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Biden’s Environmental Plan Needs a Reality Check

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Llewellyn King's picture
Executive Producer and Host, White House Media, LLC

Llewellyn King is the creator, executive producer and host of “White House Chronicle,” a weekly news and public affairs program, airing nationwide on PBS and public, educational and government...

  • Member since 2018
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  • Oct 4, 2020
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By Llewellyn King

The closest President Trump came to laying a glove on former Vice President Joe Biden in their first debate was on the environment.

Biden’s published clean energy plan — which is more a gushing hydrant of wishes — is somewhat incoherent, certainly expensive at $2 trillion, and looks counterproductive.

It is built on the left-wing assumption that all commerce, and the electric power industry particularly, is managed by people who would trade away the future for a few pieces of silver; that humanity stops at the corporate door.

This was true once. I’ve been in meetings where circumventing restrictions on coal were discussed and where global warming was regarded as a communist conspiracy.

But now environmentalism is as active in corporate boardrooms as it is in the inner sanctums of Democratic thinking. Younger workers in corporations and shareholders have been demanding this activity. Biden needs to smell the roses, be less woke more awake.

Particularly disturbing are the list of executive orders Biden says he’ll sign on his first day in office. One would hope after the flood of executive orders signed by Trump, many of them sowing more confusion than direction, that Biden would abide by more acceptable norms of governance. Substantial environmental law needs Congress.

If, as his published policy says, Biden signs these orders on day one of his presidency, on day two the courts will be flooded with lawsuits seeking to uphold the laws already in place, not to have them modified by extra-legal action.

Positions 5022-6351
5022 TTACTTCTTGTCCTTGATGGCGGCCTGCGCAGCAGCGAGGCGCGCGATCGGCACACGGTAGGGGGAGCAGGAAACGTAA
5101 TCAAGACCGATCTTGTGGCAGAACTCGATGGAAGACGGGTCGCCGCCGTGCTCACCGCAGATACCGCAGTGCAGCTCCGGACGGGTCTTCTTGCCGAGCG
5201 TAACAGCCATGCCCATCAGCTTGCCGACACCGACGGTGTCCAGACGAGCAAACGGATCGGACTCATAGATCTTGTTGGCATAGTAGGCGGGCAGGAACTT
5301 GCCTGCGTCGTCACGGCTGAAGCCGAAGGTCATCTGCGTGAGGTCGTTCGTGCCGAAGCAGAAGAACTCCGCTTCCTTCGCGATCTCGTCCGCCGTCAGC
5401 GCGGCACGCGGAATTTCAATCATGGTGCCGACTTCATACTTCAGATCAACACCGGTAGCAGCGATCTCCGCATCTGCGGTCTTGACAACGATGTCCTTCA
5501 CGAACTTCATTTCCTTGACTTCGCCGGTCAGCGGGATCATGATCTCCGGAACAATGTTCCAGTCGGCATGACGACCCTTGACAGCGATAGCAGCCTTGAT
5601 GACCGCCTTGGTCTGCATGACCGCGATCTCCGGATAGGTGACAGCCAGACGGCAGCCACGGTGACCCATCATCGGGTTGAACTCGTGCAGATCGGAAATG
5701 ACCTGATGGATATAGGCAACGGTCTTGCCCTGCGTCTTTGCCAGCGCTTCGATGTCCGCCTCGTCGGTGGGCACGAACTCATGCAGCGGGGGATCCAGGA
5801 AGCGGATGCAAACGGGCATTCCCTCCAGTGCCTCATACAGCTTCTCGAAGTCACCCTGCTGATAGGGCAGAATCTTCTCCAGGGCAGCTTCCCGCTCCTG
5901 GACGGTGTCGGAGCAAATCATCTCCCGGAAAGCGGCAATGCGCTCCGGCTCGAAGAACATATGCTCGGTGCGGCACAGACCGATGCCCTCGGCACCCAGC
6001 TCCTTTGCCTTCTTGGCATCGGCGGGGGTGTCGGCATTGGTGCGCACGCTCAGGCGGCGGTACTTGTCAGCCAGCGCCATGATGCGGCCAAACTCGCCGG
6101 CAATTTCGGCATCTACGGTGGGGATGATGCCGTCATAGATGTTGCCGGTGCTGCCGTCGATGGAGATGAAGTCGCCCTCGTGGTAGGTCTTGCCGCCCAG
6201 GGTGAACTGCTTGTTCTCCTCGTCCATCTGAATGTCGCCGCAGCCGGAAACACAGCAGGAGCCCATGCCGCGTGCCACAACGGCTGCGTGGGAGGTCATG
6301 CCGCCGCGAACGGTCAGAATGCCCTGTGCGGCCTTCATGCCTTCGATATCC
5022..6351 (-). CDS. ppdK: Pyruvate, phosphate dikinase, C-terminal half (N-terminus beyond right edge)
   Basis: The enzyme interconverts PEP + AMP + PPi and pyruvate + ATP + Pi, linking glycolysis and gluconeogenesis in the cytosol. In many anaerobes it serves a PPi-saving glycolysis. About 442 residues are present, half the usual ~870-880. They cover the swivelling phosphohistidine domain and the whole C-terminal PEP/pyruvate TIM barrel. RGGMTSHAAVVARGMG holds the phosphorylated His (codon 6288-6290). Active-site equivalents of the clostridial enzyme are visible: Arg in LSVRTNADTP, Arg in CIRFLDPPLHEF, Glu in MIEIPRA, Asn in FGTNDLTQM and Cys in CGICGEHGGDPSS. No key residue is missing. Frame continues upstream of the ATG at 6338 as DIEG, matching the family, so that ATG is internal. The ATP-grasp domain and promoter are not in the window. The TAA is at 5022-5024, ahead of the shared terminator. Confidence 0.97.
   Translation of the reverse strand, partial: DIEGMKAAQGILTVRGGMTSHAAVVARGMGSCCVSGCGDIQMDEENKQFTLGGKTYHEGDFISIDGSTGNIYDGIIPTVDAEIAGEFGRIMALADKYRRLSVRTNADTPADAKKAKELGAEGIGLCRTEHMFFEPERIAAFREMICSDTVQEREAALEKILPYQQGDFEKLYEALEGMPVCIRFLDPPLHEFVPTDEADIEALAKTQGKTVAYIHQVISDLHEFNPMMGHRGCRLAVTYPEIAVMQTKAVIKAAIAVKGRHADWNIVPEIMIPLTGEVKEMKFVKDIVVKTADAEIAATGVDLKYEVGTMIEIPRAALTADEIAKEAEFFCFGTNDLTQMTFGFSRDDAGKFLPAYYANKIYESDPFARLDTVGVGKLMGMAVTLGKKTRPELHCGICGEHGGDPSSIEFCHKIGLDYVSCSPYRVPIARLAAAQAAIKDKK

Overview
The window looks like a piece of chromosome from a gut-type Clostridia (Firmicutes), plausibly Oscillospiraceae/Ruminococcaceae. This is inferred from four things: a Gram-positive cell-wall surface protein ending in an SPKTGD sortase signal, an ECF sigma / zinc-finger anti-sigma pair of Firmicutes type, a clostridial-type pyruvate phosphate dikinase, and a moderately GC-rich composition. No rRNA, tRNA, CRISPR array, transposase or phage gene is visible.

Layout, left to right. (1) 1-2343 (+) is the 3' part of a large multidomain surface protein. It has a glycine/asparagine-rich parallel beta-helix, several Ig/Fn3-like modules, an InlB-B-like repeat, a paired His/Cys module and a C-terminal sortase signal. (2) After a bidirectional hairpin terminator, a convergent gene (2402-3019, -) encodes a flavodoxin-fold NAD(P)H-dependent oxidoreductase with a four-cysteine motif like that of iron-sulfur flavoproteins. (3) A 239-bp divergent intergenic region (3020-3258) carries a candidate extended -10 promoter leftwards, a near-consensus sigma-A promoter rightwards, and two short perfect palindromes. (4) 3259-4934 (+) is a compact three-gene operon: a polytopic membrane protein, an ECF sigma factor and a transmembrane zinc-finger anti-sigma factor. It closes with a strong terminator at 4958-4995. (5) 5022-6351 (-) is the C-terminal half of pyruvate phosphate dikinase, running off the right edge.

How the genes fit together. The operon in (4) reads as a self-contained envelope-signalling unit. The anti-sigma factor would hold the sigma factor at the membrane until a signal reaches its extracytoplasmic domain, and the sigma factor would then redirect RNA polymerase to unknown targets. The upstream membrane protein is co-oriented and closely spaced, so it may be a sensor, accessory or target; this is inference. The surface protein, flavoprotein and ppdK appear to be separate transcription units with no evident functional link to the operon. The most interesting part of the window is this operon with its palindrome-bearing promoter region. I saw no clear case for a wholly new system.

The fact is that business today is not the business of yesterday. It is leading an environmental revolution and is, arguably, in the forefront of a new business dawn. This is especially true in the three places where the difference in greenhouse gas releases count: electricity production, transportation, and manufacturing processes which use a lot of heat.

A wind of change is sweeping through the United States on environmental issues, and it should be allowed to blow free and strong. It is more complete, more encompassing and, in the end, will be more effective than if a possible Biden administration tries to control or direct it.

Consider these indicators of the low-carbon wave that is sweeping across the country:

—  Five of the nation’s largest utilities are aiming to be carbon- free by 2050: Southern Company, Xcel Energy, Duke Energy, Dominion Energy, and Public Service Enterprise Group. Others are also on board with the same objective.

—  Amazon is buying 100,000 electric delivery vehicles. Uber and others with delivery fleets are doing the same. Companies with large roof areas, like Walmart, are installing solar to become self-generators of clean electricity.

—  The oil and gas industry, which has most to lose after the rapidly declining coal industry, is pouring resources into carbon capture, utilization and storage.

—  More than 70 of the world’s largest financial institutions — including Bank of America, Citibank, Morgan Stanley, and BlackRock — have banded together to account for the carbon emissions content in their lending and investing. The group is known as the Partnership for Carbon Accounting Financials and is administered by the global consultancy Guidehouse. It is huge in its implication.

—  A plethora of electric vehicles is about to hit the market, some from new startup companies, others from famous marques from Europe and Detroit. This bounty’s effect will be that there will be more people, who can’t afford a Tesla, going electric. Commercial charging stations will follow. No need for Biden’s plans to build stations. Government is best kept clear when the market is working.